The 1920s were a time of unprecedented prosperity in the United States, with fortunes made practically overnight by means both legitimate and otherwise. By the end of the decade, many automakers were preparing a new breed of ultra-luxury cars aimed at that rich new market — not realizing that the Great Depression was about to bring the party to screeching halt. This week, we examine one of the most famous of those elite cars: the 1930-1937 Cadillac V-16.
Category: Model Histories
Overviews of specific models, including the story behind their development, how they performed, and whether they were success or failures (and why!).
While there is a popular misconception in some sectors of the auto industry that you can become profitable simply by cutting your operating costs to the bone, the truth is that a car company lives or dies by the strength of its products. That was the hard truth that Chrysler faced in 1981, as it trepidatiously introduced the models that would determine its fate: the K-cars and the 1981 Imperial.
In our recent article about the Packard One-Twenty, we talked about how not to build a brand. This week, we’ll look at the postwar rebirth of BMW and how the company built one of the world’s most successful automotive brands. We’ll also take a look at one of your author’s personal favorite cars: the 1965-1975 BMW E9 coupe, including the 2000CS, 2800CS, and the legendary BMW 3.0 CSL.
In Hunter S. Thompson’s 1971 novel Fear and Loathing in Las Vegas, the narrator, Raoul Duke, and his attorney, Doctor Gonzo, set out from Los Angeles to Las Vegas in a rented red convertible they dub the Great Red Shark, blazing across the desert, hopped up on enough controlled substances to fill a shopping cart, in search of the American Dream. The novel’s Great Red Shark was a Chevrolet, not a Dodge, but there would be few better choices for a fast run from L.A. to Las Vegas than this week’s subject: the rare and rocket-like 1960 Dodge Polara D-500.
In late 1959, Ford Motor Company released the smallest car it had sold in the U.S. since the 1930s: the 1960 Ford Falcon. The Falcon proved to be the most successful of Detroit’s new breed of compact cars and it gave birth to many spin-offs and derivatives, from the Ford Mustang to the plush Granada. More significantly, though, the Falcon marked the flash point of a conflict between two different philosophies of management and two very different men: Lido Anthony Iacocca and Robert Strange McNamara. This week, the history of the 1960-1970 American Ford Falcon.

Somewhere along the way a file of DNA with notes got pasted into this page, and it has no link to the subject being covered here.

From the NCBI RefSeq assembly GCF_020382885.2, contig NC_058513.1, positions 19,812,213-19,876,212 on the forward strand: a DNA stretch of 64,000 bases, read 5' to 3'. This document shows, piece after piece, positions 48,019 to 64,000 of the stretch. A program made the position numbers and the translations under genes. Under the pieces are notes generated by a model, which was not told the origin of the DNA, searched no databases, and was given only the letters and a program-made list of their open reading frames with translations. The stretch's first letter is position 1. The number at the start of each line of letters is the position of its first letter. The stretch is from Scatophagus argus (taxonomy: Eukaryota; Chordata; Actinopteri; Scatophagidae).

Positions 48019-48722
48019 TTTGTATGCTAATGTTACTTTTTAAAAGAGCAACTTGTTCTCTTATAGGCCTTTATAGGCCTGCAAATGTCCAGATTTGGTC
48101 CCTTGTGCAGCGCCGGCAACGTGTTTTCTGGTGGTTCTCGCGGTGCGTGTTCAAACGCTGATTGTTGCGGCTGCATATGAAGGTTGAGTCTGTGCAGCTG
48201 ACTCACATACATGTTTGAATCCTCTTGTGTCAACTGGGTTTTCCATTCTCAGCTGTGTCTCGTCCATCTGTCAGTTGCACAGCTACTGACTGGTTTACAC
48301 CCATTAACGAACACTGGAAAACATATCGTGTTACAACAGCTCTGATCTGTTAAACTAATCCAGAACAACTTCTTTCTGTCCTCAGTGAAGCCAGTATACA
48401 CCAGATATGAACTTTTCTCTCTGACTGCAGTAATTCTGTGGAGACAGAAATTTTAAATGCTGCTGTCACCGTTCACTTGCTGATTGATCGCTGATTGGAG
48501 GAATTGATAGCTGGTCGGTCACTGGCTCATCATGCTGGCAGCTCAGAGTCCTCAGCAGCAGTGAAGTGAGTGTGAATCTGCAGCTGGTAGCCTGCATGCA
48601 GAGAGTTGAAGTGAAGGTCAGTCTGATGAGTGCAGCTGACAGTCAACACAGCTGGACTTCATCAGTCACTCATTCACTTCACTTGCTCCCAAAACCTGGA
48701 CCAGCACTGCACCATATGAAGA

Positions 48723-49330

Performance car enthusiasts tend to be a somewhat humorless bunch, whether you’re talking about Ferraristes, old-school muscle car fans, or import tuners. If they have one thing in common, it’s that they’re none too keen at being laughed at. That’s why it’s remarkable that one of the premier icons of the muscle car era is one of the most irreverent of them all: a budget Supercar named after a cartoon bird — the Plymouth Road Runner. This is its story.
When we last saw the Plymouth Barracuda, its second generation had floundered (if you’ll excuse the expression) in its efforts to challenge the popular Ford Mustang, ranking near the bottom of the “pony car” sales race despite more attractive styling and stronger engines. Troubled but undaunted, Plymouth took a third swing, with results that surprised even them. Here’s the story of Plymouth’s 1970-1974 E-body Barracuda and Plymouth Duster.
If you ask the average person to name an American sporty car of the late sixties, you probably won’t hear “Plymouth Barracuda” unless the person is a dedicated Mopar fan. In a way, that’s curious, because the Barracuda was the first of the so-called pony cars to hit the market (even before the Ford Mustang) and in some areas it was arguably superior to its Ford rival. So, why was the Barracuda doomed to be a perennial also-ran? This is the sad story of the 1964-1969 Plymouth Barracuda.
This week’s subject may be the most obscure of all Ferrari road cars. In fact, a fair number of histories of the marque omit it entirely — which is odd, because it was one of the best-selling cars Ferrari S.p.A. ever built. On the other hand, for the first few years of its existence, it was not officially a Ferrari at all. We’re talking about the often-overlooked Dino 308 GT4.
Our more cosmopolitan readers are no doubt aware that “S/M” can be shorthand for sadomasochism (the enjoyment of inflicting and receiving pain). That alternate meaning makes the designation of the Citroen SM all the more piquant, for although the goal of this ne plus ultra of Citroens was high-speed comfort, its design was every bit as adventuresome (and as kinky) as the name implies. And, as we’ll see, it also involved more than a little pain for everyone involved.
The word “new” is much abused in the automotive business. If you believe the ad writers and press releases, cars are all-new almost every fall, but the reality is that most cars are the product of a gradual evolution stretching back decades. Well into the 1960s, there was little on the average car that would seriously puzzle a mechanic from before World War I. Every so often, though, an automaker takes the plunge on a design that really breaks the mold, a car like the Mini, the Corvair, or this one: the startling 1955-1975 Citroen DS.
The bread and butter of most modern luxury car companies is their “near-luxury” models, moderately priced but still expensive cars aimed at buyers who are enticed by the badge, but can’t afford the company’s real luxury cars. It’s big business today, but it’s not a new idea. Back in the mid-thirties, beleaguered Packard jumped into the mid-priced fray with its affordable One Twenty — the car that saved Packard and set the stage for its eventual demise.